Tragically, I’d bet that some people will view this as a vindication of Roman Polanski: “Everybody was doing it. And sure, maybe he raped a girl, but at least he didn’t film it.”
… good lord, folks; how deeply do we need to quibble about gradations of sexual assault, especially when both the victim and the perpetrator claim it was non-consensual?
Changing policy towards Taiwan has been a long-term goal of many within the GOP foreign policy community. While the Reagan, Bush, and Bush II administrations all held the line (with some variance along the way) on the policy of strategic ambiguity towards Taiwan, there was always internal dissension (especially under Reagan and Bush II) over how hard to push Beijing. The faction that supports confrontation with Beijing seems to have the upper hand at the moment.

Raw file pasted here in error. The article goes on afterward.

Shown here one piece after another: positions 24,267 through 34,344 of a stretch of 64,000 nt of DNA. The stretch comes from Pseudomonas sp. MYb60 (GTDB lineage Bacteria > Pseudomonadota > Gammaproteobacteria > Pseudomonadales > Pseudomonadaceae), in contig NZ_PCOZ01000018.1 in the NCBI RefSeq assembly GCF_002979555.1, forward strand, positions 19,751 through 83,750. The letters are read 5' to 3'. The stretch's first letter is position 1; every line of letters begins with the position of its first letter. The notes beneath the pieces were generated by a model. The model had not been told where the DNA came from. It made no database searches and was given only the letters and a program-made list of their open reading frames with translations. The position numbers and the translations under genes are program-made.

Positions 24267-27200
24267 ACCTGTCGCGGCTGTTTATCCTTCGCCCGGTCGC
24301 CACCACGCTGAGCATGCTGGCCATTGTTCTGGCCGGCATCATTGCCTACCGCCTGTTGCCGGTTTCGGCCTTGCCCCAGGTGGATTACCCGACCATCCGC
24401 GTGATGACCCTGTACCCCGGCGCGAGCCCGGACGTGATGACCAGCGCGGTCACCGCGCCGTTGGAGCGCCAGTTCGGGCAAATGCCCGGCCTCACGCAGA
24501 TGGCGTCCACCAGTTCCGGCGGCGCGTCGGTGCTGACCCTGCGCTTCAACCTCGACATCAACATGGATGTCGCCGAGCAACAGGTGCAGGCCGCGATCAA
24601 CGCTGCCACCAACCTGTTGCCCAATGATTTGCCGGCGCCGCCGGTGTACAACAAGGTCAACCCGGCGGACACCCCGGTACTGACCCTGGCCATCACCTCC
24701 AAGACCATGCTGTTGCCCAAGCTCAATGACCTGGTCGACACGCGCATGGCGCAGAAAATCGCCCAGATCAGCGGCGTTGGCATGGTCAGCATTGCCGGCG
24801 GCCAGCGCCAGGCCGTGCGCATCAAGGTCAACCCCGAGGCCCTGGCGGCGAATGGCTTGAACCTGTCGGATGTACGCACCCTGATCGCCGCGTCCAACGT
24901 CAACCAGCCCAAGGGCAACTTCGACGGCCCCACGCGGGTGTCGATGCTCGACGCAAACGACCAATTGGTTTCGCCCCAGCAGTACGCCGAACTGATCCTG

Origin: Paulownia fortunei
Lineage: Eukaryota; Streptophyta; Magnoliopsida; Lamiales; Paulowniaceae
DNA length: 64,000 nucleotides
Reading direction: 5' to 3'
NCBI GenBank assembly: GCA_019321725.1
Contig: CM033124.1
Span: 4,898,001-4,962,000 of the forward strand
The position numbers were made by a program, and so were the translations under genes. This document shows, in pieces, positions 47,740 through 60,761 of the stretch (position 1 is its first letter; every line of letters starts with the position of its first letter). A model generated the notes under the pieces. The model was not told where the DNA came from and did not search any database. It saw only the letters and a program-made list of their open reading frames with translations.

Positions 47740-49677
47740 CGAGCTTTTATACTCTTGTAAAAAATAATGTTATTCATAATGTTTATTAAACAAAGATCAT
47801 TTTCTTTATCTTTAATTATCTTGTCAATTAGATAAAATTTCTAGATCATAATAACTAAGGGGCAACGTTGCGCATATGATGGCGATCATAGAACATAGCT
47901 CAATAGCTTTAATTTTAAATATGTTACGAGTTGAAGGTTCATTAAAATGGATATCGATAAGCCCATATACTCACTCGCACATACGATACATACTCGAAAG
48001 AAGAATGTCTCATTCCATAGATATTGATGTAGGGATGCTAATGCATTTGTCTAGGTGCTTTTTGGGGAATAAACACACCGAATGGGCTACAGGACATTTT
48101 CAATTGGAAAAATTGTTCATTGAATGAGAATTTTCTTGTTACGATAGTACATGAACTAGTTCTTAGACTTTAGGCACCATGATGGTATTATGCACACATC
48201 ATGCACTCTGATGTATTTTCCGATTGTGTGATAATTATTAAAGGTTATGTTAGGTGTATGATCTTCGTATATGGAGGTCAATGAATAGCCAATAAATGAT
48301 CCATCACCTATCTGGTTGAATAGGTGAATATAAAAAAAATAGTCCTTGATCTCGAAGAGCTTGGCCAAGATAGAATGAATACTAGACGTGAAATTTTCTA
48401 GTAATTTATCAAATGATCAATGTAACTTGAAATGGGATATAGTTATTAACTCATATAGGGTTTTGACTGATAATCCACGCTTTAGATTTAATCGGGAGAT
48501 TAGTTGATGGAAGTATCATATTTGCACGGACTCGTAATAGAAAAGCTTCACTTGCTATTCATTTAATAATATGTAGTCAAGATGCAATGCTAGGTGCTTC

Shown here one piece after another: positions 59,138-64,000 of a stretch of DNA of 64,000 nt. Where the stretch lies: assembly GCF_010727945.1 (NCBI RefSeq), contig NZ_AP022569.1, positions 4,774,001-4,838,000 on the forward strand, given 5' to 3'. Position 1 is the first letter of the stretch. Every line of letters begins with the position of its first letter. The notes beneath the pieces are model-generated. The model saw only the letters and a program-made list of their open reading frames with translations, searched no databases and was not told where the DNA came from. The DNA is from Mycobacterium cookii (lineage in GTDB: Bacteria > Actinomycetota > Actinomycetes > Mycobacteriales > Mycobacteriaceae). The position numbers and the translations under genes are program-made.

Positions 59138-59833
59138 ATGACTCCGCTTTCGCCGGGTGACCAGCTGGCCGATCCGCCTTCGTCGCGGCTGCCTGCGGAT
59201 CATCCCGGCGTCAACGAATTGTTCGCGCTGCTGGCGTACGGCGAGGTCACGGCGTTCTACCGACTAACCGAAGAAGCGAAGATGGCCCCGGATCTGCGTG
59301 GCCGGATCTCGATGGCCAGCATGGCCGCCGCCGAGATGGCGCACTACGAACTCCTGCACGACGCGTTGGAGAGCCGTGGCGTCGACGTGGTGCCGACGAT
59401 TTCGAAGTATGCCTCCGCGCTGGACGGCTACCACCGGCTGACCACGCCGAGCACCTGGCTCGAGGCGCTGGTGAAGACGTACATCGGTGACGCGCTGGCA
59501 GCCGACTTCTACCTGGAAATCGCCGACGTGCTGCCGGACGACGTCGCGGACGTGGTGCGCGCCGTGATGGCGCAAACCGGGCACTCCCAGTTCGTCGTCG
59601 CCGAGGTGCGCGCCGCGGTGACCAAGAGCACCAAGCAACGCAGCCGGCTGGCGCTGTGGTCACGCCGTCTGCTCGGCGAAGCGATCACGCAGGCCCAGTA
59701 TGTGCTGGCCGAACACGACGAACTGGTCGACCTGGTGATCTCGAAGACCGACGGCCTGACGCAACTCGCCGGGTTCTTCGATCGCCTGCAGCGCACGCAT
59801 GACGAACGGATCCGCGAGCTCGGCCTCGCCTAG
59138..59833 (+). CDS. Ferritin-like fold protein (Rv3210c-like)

I expect that the short-term fallout will be reasonably limited. China is exceptionally displeased, and will make its displeasure known across a range of different venues, but we’re unlikely to see anything really severe in the near future. Beijing is also looking for clarity on what the Trump and Duterte regimes have planned for the South China Sea; I doubt that they’re going to push very hard when it still looks possible that the Philippines may fall into their lap. At the same time, I wouldn’t want to be planning any major investments in, or research trips to, the PRC in the near future.
If Trump is going to go loose cannon on the sacred jewels of American diplomatic policy, better now than later. Right now, both US and Chinese diplomats can write this off as inexperience, and in any case the outgoing Obama administration has to pay the immediate costs. A year or two from now, it’ll be much harder to draw a bright line between off-the-cuff statements of the US President and the actual foreign policy of the United States.